Cyber Threat Intelligence (CTI) is a topic we often discuss as critical for developing robust defense strategies. It is well documented that there is no one-size-fits-all method to effectively protect an organization from attack, but what we do know is that without understanding which attackers are targeting an industry, organizations will be fighting all of them, all of the time, and be left significantly outnumbered.
Focusing on the attacks that matter enables teams to provide early warnings for effective remediation efforts by providing as much detail and context surrounding the threats they face every day. For instance, threat intelligence can be used to identify actors that might employ exploits associated with a vulnerability. Providing greater context around threats associated with a vulnerability will allow vulnerability management teams to be better postured to apply the necessary mitigations to lessen threat exposure. This in turn influences security investment strategies and helps to improve an organization’s defenses.
Organizations that successfully implement an intelligence-led security program transform their security posture into a well-oiled, highly strategic suite of experts, armed with the technical insight and analysis needed to align their resources against the threats that matter most. However, not all CTI implementation programs are successful—impatience and the lack of a trusted framework to support the process are common causes for failure.
Implementing an Intelligence-Led Program
Throughout the years, FireEye experts have witnessed many CTI transformations and have developed a proven framework, as detailed in our Considerations for Evolving to Intelligence-led Security eBook, to ensure a smooth transition. The first stage in the process is to establish the foundations upon which the CTI program will be built, determining:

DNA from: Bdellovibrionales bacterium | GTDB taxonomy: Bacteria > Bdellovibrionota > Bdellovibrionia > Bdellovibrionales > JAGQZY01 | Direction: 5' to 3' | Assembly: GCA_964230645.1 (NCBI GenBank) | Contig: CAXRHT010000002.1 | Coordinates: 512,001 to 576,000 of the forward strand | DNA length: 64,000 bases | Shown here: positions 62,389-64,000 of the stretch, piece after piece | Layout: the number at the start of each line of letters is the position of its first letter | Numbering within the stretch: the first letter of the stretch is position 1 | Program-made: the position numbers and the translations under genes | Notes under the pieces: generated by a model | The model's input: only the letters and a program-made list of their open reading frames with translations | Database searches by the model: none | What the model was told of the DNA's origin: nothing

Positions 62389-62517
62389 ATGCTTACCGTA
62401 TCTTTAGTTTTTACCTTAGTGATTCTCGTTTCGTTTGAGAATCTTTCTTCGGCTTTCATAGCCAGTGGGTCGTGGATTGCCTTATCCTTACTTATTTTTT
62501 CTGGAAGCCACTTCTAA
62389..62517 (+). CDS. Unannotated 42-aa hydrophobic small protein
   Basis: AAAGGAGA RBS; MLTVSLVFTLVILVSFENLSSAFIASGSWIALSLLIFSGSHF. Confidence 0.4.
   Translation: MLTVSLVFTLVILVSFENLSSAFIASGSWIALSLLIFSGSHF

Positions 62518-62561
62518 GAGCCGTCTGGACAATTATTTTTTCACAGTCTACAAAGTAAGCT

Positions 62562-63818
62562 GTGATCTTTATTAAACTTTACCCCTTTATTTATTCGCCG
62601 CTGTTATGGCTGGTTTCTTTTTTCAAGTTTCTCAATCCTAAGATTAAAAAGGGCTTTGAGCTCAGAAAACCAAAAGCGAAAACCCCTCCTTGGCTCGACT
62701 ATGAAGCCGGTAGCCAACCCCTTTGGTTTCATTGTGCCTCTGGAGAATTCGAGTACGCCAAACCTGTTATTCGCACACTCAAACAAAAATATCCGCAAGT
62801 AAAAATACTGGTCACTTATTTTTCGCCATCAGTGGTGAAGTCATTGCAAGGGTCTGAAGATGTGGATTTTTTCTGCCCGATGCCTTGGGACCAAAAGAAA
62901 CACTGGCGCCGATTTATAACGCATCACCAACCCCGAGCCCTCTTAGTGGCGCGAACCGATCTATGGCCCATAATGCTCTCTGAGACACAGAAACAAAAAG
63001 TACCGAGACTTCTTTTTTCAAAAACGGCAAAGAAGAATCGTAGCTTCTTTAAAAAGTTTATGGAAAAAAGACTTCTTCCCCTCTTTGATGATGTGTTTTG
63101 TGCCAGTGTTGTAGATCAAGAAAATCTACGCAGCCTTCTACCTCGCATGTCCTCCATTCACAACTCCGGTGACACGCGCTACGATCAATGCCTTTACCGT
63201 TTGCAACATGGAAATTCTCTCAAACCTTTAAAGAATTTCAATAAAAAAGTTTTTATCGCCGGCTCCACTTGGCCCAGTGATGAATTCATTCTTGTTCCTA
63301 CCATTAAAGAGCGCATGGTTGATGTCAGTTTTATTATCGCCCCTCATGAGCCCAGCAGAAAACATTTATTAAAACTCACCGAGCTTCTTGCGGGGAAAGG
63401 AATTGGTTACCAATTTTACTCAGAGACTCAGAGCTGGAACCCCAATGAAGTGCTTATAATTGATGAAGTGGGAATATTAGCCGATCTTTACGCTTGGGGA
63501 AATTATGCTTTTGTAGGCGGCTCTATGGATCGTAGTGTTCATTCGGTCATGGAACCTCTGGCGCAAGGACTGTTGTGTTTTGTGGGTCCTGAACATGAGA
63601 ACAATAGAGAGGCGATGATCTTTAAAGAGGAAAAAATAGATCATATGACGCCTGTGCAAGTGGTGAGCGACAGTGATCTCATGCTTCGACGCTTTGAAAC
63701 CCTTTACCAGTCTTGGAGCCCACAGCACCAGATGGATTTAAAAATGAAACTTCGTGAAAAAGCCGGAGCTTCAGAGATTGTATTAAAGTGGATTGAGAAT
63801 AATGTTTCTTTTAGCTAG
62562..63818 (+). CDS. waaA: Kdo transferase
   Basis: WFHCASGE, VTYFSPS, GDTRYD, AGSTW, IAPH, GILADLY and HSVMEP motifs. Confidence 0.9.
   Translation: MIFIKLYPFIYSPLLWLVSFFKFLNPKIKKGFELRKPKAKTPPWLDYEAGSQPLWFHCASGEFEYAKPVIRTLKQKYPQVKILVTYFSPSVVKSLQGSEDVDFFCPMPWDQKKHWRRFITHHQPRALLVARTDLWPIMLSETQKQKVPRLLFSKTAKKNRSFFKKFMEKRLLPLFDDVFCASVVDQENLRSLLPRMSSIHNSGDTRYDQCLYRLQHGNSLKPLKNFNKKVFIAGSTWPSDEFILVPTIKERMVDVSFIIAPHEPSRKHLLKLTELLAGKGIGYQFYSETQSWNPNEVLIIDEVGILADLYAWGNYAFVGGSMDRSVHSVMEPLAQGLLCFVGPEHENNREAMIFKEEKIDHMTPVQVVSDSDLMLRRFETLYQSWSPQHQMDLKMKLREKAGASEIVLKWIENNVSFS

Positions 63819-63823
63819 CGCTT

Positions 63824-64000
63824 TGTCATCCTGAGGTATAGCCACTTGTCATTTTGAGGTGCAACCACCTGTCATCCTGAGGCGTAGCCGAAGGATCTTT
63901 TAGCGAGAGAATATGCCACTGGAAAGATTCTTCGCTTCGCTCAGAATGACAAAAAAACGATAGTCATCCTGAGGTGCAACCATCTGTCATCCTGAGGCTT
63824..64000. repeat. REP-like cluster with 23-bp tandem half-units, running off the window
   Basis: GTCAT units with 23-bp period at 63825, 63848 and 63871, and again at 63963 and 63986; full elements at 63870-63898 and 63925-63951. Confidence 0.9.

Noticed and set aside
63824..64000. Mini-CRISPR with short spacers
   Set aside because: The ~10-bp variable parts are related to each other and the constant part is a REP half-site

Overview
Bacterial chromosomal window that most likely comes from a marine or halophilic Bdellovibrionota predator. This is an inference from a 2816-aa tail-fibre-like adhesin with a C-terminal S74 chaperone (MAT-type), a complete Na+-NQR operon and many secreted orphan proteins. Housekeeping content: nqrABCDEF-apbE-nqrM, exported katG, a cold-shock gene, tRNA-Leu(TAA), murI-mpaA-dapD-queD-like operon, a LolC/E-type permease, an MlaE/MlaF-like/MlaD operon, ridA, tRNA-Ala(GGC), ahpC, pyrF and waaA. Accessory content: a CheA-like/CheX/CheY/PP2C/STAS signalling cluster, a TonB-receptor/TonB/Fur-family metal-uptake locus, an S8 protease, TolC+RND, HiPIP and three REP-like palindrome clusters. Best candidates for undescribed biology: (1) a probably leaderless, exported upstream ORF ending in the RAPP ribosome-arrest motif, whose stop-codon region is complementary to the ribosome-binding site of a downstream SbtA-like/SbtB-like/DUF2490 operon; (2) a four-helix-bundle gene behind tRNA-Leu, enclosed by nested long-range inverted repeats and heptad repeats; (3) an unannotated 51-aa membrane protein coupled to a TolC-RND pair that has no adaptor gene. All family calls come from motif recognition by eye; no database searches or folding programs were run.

- The threats the organization is facing, including the threats to be prioritized
- The stakeholders who will need and use threat intelligence within the business
- The intelligence requirements that will best serve the stakeholders
Often, we see organizations neglecting the foundational stages as they speed towards the finish line. This tends to lead to inefficiencies in their CTI program, which then need to be addressed and resolved to truly optimize security performance.
With foundational blocks firmly in place, the next stage is to transition into implementation, incorporating aspects of training, data acquisition strategies and the installation of appropriate tools and technology. Following implementation, the final stage is to realize the CTI capability, absorbing all new processes into a day-to-day workflow.
Once operationalized, teams can start to apply the ongoing process of a CTI lifecycle to continuously plan, collect, analyze, produce and review not only the intelligence itself, but also the means by which it is gathered and applied throughout the business. As many security practitioners will attest, adopting an effective CTI program requires commitment to constantly evolve and consciously incorporate threat intelligence into business strategy, but the journey is well worth the effort.
So, if your organization is ready to adopt an intelligence-led security approach, learn more about it from our eBook.